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Corn market has little reaction to huge China purchase | Wednesday, March 17, 2021

China buys over 93.0 million bushels of U.S. corn in two days.

On Wednesday, the CME Group’s farm markets are watching to see if investors will react to the huge purchases of U.S. corn that China has made this week.

At the close, the May corn futures finished 3¾¢ higher at $5.58. July corn futures settled ¾¢ higher at $5.42½. New-crop December corn futures settled 2¼¢ lower at $4.75½. 
 
May soybean futures closed 5½¢ lower at $14.17½. July soybean futures finished 7¾¢ lower at $14.06¾. New crop November soybean futures ended 9½¢ lower at $12.35½.

May wheat futures closed 7¢ lower at $6.40. 

May soymeal futures are $1.20 short term lower at $404.90.

May soy oil futures are 0.49¢ lower at 54.60¢ per pound.

In the outside markets, the NYMEX crude oil market is -0.27 lower (-0.42%) at $64.53. The U.S. dollar is lower, and the Dow Jones Industrials are 144 points higher (+0.44%) at 32,970 points.

On Wednesday, private exporters reported to the USDA export sales of 1,224,000 metric tons of corn for delivery to China during the 2020/2021 marketing year.

The marketing year for corn began Sept. 1.

Bob Linneman, Kluis Advisors, says that traders are likely waiting to see if further sales hit the daily reports before the weekly update on Thursday.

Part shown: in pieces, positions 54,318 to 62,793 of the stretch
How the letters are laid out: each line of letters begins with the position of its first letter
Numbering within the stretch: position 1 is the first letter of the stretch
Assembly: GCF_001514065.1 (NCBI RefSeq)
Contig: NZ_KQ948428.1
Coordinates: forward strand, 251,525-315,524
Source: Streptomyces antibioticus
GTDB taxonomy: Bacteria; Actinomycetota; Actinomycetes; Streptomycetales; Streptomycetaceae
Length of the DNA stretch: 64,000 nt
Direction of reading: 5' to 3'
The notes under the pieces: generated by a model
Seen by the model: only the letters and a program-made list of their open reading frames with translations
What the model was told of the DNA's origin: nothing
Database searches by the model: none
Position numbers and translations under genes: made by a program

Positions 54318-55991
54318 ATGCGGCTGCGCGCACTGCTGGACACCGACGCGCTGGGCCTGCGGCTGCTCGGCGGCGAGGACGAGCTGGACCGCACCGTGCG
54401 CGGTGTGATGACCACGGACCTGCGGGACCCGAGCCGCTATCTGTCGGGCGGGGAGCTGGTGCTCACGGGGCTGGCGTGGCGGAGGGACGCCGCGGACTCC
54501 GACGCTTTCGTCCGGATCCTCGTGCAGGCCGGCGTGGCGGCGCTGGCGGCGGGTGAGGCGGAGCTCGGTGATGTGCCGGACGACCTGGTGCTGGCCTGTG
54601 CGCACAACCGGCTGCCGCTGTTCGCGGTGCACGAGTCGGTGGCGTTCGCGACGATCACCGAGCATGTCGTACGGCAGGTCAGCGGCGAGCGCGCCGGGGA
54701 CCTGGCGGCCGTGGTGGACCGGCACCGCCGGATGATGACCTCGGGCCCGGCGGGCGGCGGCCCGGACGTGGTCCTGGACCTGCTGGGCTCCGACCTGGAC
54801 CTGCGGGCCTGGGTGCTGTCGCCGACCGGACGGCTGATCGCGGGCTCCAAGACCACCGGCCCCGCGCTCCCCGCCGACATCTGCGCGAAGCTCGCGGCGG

“Reports from South America are suggesting the excessive rainfall will have a bigger negative impact than previously thought. Even if this is true, it will be a few months before official data is provided. In the U.S., the Federal Reserve Board will announce any changes to short-term interest rates this afternoon. Any major changes to their thoughts could impact the U.S. dollar and the stock market,” Linneman stated in a daily note to customers.

Linneman added, “Many of the charts have tested moving average support lines or the bottom end of trading channels in the past few days. If the bulls are able to continue with higher highs and higher lows, then we could see momentum build into the end-of-month reports.”

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